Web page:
In a society which sees such dramatic works as the Papal Volunteers and the Peace Corps, Extension Volunteers and the domestic Peace Corps, it is imperative that new structures for experiment and creativity be established. In this way, congregations can develop methods of utilizing their personnel to the fullest possible extent. Sister Mary Benet, O.S.B., for example, has organized the Urban Apostolate for teachers in Chicago's "inner-city" schools. They evaluate their common problems and exchange effective solutions.

   The Conference for Major Superiors has the zeal and know-how to conduct inter-congregational studies of the number of Sisters in every age bracket, degrees held, and in what academic fields, and so forth. More degrees in catechetics, theology, scripture, liturgy and counseling are needed, if we are to be prepared realistically for the future.

   Selma reminds us of the urgency of our problems. Shall we forget about over half the Catholic children who are not in our schools? How realistically can we meet the challenge of experimenting with shared-time and CCD groups? How can we more effectively use the few sisters available for the so-called "havenots?"

   Even in our own Catholic schools, we must reevaluate and ask if we are using the right approaches. We must take seriously the criticism by such wise and seasoned scholars as Dr. Paul Mundy and Dr. George Shuster. At the Midwest Sister-Formation Conference in February, 1965, Dr. Shuster asked Mother Superiors and Sisters, "Can you explain to me the absolute hiatus between what you teach and what you produce?"

   No, the Sisters cannot stay home again. They must meet head-on the problems where "vital interests are at stake." Sisters must be in the front lines of such vigorous, unsolved challenges as helping to define and explain a much-needed urban theology; to achieve expertise in psychology, automation, population, and inter-faith dialog.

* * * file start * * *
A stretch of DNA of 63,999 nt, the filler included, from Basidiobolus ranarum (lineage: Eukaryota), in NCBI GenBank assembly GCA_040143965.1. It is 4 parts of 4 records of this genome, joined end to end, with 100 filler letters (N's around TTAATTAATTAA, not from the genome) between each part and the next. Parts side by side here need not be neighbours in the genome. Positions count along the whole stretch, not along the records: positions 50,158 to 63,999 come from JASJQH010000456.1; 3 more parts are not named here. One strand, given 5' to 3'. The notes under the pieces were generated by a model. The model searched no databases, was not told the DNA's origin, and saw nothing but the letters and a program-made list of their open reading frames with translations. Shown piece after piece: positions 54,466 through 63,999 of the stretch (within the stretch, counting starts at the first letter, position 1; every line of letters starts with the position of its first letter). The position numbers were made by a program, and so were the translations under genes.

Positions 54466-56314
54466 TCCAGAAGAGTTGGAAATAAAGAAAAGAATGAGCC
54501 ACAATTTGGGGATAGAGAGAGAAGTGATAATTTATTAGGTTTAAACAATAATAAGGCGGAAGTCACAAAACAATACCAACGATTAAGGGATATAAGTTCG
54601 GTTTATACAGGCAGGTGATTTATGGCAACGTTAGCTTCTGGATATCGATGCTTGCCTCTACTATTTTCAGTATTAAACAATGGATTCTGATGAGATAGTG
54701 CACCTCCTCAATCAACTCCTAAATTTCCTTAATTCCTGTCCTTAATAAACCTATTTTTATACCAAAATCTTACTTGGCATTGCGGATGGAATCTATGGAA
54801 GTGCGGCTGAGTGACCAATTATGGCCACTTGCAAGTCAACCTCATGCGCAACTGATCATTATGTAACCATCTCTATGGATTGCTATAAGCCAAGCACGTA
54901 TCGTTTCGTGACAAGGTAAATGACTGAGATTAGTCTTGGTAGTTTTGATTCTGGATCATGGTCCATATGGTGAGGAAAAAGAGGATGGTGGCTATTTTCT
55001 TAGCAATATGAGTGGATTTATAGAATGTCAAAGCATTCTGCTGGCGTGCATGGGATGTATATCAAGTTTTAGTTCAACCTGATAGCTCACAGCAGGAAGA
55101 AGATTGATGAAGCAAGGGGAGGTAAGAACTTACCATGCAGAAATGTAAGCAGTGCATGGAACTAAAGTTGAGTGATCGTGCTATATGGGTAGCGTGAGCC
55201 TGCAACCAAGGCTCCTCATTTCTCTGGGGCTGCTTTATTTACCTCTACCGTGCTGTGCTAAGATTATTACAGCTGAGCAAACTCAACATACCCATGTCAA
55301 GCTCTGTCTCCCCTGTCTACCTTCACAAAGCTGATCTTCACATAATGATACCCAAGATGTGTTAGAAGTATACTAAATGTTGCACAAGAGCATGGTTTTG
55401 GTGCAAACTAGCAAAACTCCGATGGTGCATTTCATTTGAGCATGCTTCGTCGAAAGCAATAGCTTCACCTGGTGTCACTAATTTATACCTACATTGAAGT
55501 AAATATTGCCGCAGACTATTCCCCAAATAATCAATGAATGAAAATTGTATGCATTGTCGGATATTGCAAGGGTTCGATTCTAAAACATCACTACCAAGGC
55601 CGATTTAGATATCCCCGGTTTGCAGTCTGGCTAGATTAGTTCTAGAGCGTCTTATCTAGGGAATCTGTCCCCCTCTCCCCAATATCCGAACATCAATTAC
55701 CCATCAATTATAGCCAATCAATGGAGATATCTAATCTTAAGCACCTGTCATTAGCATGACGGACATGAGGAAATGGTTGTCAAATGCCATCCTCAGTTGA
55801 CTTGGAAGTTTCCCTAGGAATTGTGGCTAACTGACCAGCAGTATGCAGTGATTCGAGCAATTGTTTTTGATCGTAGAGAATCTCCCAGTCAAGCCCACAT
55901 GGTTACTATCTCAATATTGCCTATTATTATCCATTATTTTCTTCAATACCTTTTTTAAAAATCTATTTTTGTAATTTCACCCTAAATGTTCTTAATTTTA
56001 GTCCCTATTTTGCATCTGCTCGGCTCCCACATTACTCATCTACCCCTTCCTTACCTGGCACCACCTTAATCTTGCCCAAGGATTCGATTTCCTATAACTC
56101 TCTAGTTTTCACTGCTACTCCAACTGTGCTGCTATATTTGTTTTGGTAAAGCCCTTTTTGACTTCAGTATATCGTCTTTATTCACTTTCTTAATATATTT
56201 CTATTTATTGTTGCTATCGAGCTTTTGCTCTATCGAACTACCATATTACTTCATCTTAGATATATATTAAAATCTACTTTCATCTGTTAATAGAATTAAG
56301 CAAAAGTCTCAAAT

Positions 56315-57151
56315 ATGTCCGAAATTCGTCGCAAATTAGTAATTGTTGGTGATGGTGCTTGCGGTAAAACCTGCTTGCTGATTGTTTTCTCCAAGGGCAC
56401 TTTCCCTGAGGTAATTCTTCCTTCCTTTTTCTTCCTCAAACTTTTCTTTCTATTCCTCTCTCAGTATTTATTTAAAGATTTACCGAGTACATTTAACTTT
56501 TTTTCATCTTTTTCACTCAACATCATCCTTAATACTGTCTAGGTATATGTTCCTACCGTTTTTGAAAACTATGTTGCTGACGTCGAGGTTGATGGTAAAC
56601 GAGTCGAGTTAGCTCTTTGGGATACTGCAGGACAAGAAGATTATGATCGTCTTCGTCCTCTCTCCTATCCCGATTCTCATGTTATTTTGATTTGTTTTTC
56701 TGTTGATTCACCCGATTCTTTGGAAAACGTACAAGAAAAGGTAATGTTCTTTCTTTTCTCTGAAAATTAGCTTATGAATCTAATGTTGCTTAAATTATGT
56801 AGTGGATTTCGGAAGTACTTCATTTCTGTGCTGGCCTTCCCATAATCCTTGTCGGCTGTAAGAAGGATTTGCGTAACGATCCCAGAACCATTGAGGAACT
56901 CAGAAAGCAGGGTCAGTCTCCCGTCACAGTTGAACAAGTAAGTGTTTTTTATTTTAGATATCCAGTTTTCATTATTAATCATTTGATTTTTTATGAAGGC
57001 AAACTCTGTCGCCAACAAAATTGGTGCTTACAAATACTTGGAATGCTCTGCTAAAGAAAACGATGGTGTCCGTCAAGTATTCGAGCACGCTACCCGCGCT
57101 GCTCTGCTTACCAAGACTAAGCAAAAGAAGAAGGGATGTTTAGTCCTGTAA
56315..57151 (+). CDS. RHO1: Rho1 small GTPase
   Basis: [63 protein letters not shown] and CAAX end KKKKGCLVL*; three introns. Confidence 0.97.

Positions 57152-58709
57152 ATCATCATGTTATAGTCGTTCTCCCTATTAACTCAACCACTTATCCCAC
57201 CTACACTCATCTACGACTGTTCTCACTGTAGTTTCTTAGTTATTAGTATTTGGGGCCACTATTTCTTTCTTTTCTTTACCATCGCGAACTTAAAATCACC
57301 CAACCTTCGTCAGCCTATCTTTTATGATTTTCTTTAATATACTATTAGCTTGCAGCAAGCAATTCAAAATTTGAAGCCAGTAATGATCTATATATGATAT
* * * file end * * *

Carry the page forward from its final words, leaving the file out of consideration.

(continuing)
These are problems affecting the souls and minds of our people. Sisters must help bridge the gap between the secular and Christian world. This is relevance. This is realism. This is what the nuns in Selma meant to the world.

   One hot summer day I visited an old dying woman in a subbasement in Washington, D.C. She elbowed herself into a half-sitting position and cried, "Are you a Catholic Sister?"

   When I explained that I was and explained that I had come to visit her, she said, "My mother told me that when she was a girl, the Catholic Sisters had taken care of her after her own mother died. The word has always gone down in our family that one day we should thank the Sisters."

   I walked out of that poor little room ashamed that it had taken so long for her to see the Sisters in order to say thanks. There was something in the eyes of that old woman which I saw in the suffering eyes of Selma Negroes. Sister Maria could explain what I mean. I think that our Mother Foundresses would know. It has something of the terrible urgency of the crowds who wanted to see Jesus. Selma is both question and answer.

   "Sister, can you stay home again?"